Buzzing Brisbane awaits Lions’ first shot at forever
If tourists are to win the series, they almost certainly have to win this opening Test
Lions Test fullback Leigh Halfpenny appears to listen intently as outhalf Jonny Sexton speaks during the captain’s run out at Churchie School in Brisbane. Photograph: Dan Sheridan/Inpho
How to put this into context? “This is our shot at forever,” ventured Paul O’Connell this week, which re-invoked the immortal words of forwards coach Jim Telfer back in 1989 when he told his troops: “This is your Everest, boys.”
Yep, it really doesn’t get any bigger than this. Different and as big, yes, but bigger, no. Ian McGeechan having presented the jerseys last night, suddenly the first Test is upon us.
The Lions have only been waiting for this for four years, Australia and the Wallabies for 12, and the Oz Odyssey begins in the city where Brian O’Driscoll waltzed past Nathan Gray and Matthew Burke from his own half to announce himself on the global stage.
The invasion of the Lions’ Red Army and the speed and intensity with which the tourists hit the ground running in that first Test at the Gabba caught a team and a nation by surprise.
Forewarned is forearmed, and while the invading force is sure to swell this weekend, it’s unlikely it will be the same sea of red as when the pound was three to one with the Aussie dollar. But there’ll hardly be a supporter not bedecked in gold or red, and no less than a dozen years ago for all three seismic collisions, the sense of occasion will be epic.
Although the Lions stormed into a 29-3 lead that day, Jason Robinson scoring in the second minute and Rob Henderson amongst others who had blinders, the then World Cup holders re-grouped, as they do, and came storming back to win a magnificent series.
If the Lions are to win the series, and end a run of seven successive defeats in “live” matches, one ventures they almost certainly have to win this opener.
It’s no guarantee, but history has shown the under-cooked if fresher Wallabies are more liable to improve than the Lions.
But while the pressure to win is arguably greater on the tourists, and it’s hard to build a new team in four or five weeks while travelling via Hong Kong and crossing Australia, by rights the Lions ought also to be better prepared.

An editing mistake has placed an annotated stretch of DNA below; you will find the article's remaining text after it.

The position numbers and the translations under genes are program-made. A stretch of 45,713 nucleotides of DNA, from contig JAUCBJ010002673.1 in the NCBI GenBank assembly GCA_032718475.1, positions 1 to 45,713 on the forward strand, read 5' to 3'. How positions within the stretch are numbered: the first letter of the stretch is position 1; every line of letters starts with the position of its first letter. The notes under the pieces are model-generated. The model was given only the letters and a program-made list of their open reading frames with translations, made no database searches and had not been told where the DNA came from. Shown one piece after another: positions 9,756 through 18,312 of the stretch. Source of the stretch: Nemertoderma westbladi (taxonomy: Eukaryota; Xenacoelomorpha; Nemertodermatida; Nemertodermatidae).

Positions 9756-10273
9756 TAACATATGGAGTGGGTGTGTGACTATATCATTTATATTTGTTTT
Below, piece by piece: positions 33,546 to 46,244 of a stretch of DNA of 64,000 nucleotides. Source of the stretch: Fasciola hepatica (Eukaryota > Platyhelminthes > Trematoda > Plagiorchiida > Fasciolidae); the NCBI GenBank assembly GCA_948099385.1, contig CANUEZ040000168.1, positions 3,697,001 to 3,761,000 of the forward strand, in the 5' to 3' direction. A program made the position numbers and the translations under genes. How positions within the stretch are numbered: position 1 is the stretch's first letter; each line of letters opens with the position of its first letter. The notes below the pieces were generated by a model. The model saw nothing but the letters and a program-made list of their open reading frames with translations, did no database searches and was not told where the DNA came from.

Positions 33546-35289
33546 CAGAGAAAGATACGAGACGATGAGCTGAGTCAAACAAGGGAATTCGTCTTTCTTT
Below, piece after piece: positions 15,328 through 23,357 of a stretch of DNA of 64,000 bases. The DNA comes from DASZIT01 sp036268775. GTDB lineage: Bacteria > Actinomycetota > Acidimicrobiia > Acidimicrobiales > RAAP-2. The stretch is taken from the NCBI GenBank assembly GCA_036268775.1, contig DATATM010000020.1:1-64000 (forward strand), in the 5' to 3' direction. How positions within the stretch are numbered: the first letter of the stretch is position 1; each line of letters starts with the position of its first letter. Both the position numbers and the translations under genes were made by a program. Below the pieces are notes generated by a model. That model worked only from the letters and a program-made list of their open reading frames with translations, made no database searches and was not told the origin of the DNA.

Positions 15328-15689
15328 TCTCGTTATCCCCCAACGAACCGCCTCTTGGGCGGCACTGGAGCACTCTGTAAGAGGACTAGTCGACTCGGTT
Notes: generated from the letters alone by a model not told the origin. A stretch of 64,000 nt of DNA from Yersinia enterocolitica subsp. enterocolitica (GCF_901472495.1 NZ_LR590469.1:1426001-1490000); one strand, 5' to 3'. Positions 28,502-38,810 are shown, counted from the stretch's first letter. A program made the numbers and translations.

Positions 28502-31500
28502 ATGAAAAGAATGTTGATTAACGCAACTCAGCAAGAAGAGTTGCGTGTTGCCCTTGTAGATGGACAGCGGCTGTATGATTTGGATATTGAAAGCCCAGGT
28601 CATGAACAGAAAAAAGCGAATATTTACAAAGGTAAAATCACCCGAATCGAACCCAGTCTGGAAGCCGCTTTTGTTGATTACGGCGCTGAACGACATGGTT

If the Lions shoot out of the blocks a la the Gabba, that will be further evidence of this. Then, they will need to maximise this advantage.
Alternatively, the Aussies could lean against the ropes and soak up the pressure, as they did in the second Test 12 years ago, and sucker-punch the Lions. In which case the tourists will find it very difficult to come back.
The Wallabies are, as Andy Farrell admitted yesterday, the hardest opponents to predict. More than most, they like to go to the centre of the pitch and play from there, splitting their attack in two, with their array of playmakers – James O’Connor, Christian Leali’ifano and Berrick Barnes calling the shots.
“The main thing about a match of this magnitude is having no lapses of concentration throughout the game,” said Farrell. They could pull any type of rabbit out of the hat at any single time – that’s what they are about – and we have to be ready for that.
“We need to take our defensive game to them and I think our attack will talk for itself.”
For all O’Connor’s footwork and gamebreaking abilities, he’s had little rugby, least of all at outhalf and at this level. The Lions have a match-winner and supreme game organiser in Jonny Sexton, who appears to be arriving for his first Lions Test at the peak of his considerable powers.